A failed marriage, an incestuous relationship, an obsession with pornographic material and other people’s letters, an abortive attempt to improve the postal system in Kazakhstan and a fight with an enormous cancerous growth are just some of the elements that make up the complex life of Albert Lippincott, New York State’s weirdest mailman. In this master6.d work, which challenges our perceptions of insanity, we follow Albert as he tries to come to terms with the difficulty of human interaction and the purpose of existence. It is an immense achievement to have created a character who is both desperately angry and distrustful of humanity yet, at the same time, so endearing. The writing is rhythmic and edgy and displays a sardonic wit. What is otherwise an original and darkly comic novel is somewhat marred, however, by an over-sentimental ending. Fran Lebens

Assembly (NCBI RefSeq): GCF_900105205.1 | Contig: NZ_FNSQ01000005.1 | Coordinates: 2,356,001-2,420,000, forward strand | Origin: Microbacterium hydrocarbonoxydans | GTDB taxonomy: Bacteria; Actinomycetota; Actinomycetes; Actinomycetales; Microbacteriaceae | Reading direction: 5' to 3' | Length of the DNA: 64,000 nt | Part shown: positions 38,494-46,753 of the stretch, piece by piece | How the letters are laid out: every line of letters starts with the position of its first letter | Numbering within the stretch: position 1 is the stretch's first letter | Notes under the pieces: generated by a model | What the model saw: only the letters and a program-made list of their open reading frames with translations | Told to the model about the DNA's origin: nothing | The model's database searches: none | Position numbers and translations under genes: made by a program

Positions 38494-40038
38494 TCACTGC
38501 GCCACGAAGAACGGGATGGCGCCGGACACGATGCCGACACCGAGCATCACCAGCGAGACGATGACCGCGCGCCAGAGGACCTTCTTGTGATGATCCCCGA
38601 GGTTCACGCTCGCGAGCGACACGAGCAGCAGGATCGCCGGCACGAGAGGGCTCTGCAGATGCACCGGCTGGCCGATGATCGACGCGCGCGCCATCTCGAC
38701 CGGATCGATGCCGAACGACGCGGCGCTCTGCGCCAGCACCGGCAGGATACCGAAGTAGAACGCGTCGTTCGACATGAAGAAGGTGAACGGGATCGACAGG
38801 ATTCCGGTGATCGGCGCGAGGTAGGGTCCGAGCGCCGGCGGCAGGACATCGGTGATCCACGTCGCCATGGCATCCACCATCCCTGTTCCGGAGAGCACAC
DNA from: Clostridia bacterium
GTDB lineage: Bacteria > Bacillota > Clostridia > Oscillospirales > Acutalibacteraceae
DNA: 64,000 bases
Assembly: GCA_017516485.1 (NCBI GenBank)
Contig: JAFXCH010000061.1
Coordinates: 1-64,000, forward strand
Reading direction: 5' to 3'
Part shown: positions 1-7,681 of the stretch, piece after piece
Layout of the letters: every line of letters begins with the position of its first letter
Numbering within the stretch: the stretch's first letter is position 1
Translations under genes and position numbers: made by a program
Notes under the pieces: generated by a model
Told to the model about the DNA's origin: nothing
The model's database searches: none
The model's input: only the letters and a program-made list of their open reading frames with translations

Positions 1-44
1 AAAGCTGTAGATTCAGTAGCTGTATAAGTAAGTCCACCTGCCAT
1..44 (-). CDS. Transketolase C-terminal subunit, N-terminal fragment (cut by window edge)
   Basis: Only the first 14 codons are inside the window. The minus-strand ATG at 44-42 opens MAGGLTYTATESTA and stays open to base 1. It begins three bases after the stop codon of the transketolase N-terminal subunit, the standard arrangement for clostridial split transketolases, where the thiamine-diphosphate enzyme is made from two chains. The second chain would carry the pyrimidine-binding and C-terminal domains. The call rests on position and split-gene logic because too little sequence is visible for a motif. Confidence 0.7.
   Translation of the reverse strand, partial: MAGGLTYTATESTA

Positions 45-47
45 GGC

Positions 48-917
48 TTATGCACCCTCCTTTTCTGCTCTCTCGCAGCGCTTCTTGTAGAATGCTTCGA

Follow Literary Review on Twitter
'We may not be able to shield ourselves from irrational passions such as hatred, anger, envy, mockery and pride, or from the buffetings of circumstance, but we can rise above them by obtaining insight into their nature and their causes.'
Sign up to our e-newsletter!
Get highlights from the new issue and selected archive articles, as well as exclusive competitions and subscription offers delivered straight to your inbox.
'Some Labour MPs who were shocked by Corbyn’s rise behaved appallingly ... Not only were they disloyal; they also had no coherent strategy for removing Corbyn or an alternative left-of-centre project.'